If the discovery pans out, it will be the first time anyone has recovered fragments of a known meteor from the ocean bottom. "I could not be happier," said NASA's curator of cosmic dust.
An eight-hour search of the seafloor off the Washington coast Monday yielded two tiny fragments of molten rock that scientists suspect are remnants of a meteor that exploded in a fireball and plummeted into the sea in March.
The fragments must be analyzed microscopically to confirm that they came from space, but the NASA scientist who led the hunt is optimistic.
“I could not be happier,” Mark Fries, NASA’s curator of cosmic dust, said Tuesday morning in a telephone briefing from the EV Nautilus, the nonprofit ship that conducted the search. “This has been the experience of a lifetime.”
If the discovery pans out, it will be the first time anyone has recovered fragments of a known meteor from the ocean bottom.
The fireball and sonic boom created when the golf-cart-sized space rock slammed into the earth’s atmosphere the evening of March 7 were widely seen, heard and felt along the Washington coast. If the meteor had exploded over Seattle, it probably would have shattered glass and caused injuries like the spectacular meteor that jolted the Russian city of Chelyabinsk Oblast in 2013, said University of Washington astronomy professor Don Brownlee.
The Washington meteor was the largest detected in the U.S. in more than 20 years, Fries said. He estimates about 2 tons of shattered rock survived the fiery plunge. Using weather radar, Fries tracked the main impact zone to a half-mile-diameter swath about 16 miles off the coast.
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The crew of the EV Nautilus used underwater robots equipped with a suction tube to slurp up samples of sediment. They also used a scoop and a magnetic wand fashioned for the mission to rake through the sediment for magnetic meteorites.
The sample that contained the two fragments was the final one of the day, collected from a small pit on the seafloor.
“The seafloor was like a billiard table and there was this one little pit where it looked like something fell into it,” Fries said.
Crew members said the search was challenging because the seafloor at about 300 feet in depth was soft and muddy. Any large meteorite fragments would likely have been swallowed up by the muck on impact. Surface swells of up to 12 feet also roiled the water during the operation, reducing visibility.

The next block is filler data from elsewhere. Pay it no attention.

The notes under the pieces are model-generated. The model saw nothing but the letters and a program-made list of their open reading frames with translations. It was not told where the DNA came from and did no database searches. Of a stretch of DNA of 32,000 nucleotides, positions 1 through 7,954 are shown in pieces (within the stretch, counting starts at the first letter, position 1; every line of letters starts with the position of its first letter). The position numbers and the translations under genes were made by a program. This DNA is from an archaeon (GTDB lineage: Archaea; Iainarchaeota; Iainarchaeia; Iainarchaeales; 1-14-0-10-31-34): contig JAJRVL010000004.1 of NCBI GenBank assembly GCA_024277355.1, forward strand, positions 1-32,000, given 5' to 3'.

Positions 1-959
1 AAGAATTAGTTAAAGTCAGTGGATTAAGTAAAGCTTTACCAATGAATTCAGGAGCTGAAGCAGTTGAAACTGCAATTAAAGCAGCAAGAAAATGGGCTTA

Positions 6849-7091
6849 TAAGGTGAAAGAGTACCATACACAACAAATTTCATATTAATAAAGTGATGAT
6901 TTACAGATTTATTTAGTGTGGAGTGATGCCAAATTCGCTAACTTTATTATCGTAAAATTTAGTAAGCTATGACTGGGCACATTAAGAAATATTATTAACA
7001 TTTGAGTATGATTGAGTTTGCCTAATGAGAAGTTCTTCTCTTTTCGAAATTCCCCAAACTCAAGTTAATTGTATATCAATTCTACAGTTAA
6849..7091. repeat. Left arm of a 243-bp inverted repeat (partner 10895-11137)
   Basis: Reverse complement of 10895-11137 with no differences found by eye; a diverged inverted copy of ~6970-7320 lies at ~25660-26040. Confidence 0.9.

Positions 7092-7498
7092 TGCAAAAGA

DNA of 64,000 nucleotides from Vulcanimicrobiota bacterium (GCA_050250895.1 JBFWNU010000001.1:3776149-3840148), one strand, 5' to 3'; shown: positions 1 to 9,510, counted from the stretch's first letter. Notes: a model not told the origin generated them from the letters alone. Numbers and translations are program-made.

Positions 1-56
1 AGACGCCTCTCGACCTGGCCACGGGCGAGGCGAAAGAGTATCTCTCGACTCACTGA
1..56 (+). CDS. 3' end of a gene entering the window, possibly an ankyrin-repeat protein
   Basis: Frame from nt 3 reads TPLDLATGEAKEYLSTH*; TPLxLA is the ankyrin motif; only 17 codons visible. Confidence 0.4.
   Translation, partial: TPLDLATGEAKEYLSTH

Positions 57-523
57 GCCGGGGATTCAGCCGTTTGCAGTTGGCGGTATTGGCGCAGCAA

The two bits of rock are about 2 to 3 millimeters in diameter, or about a tenth of an inch. Fries said they are probably from what’s called a fusion crust — a molten layer like pottery glaze seared onto the surface by the blast-furnace heat of a meteor’s descent into the atmosphere.
Fries hopes to determine the chemical composition of the fragments. The meteor was unusual because it broke into several large fragments, indicating that it was made up of harder material than all of the other space rocks Fries has tracked.
“You can explain that anomaly if the meteor is of a different composition from the normal, most common types of meteors and now we have samples in hand to test that hypothesis,” he said.
Though the Washington expedition was the first to stalk a particular meteorite, it’s not the first time extraterrestrial material has been extracted from the ocean bottom. British scientists on the 1872-1876 HMS Challenger expeditions, which helped lay the foundation for modern oceanography, ran magnets through seafloor sediment and extracted tiny, metallic spherules that they correctly surmised had fallen from space, Brownlee said.
In 1979, Brownlee and his colleagues dragged a 600-pound magnetic sled they called the Cosmic Muck Rake, across the bottom of the Pacific in water more than three miles deep. They pulled up more than 100,000 of the spherules — most far smaller than the fragments discovered by the EV Nautilus.
Brownlee’s quest for particles from space eventually culminated in NASA’s Stardust mission, which collected samples from comet Wild-2 and returned them to earth in 2006. Those samples are now stored in the NASA collection that Fries manages.
Fries consulted with Brownlee before the Washington expedition. But towing a heavy magnet across the seafloor wouldn’t fly in the protected waters of the Olympic Coast National Marine Sanctuary.
Still, Brownlee is impressed with the crew’s resourcefulness — and apparent success.
“It’s fantastic that they may have found something,” he said.
Meteorites are invaluable to astronomers because they’re remnants of the primordial material that formed the solar system. “They’re our major information source about the early solar system,” Brownlee said. “They are the only records we have of what really happened.”
After Fries examines the samples from the Washington coast, he’ll hand them over to the Smithsonian Institution, which houses the national meteorite collection. If they are confirmed to be from space, it will be up to an international group called the Meteoritical Society to decide if the specimens contain enough material to be officially certified as a new meteorite.
If accepted by the society, the meteorite will need a name. Fries and the staff of the Olympic Coast National Marine Sanctuary have asked members of the Quinault Indian Nation, which is the closest community to the splashdown site, to suggest possibilities.
When he gets back to his lab at NASA’s Johnson Space Center, Fries plans to sift through the sediment samples again, looking for additional bits of space rock, no matter how small.
“I’m certain we’re going to find more than two little fragments,” he said. “Small isn’t a problem. We’re used to dealing with samples that are literally specks.”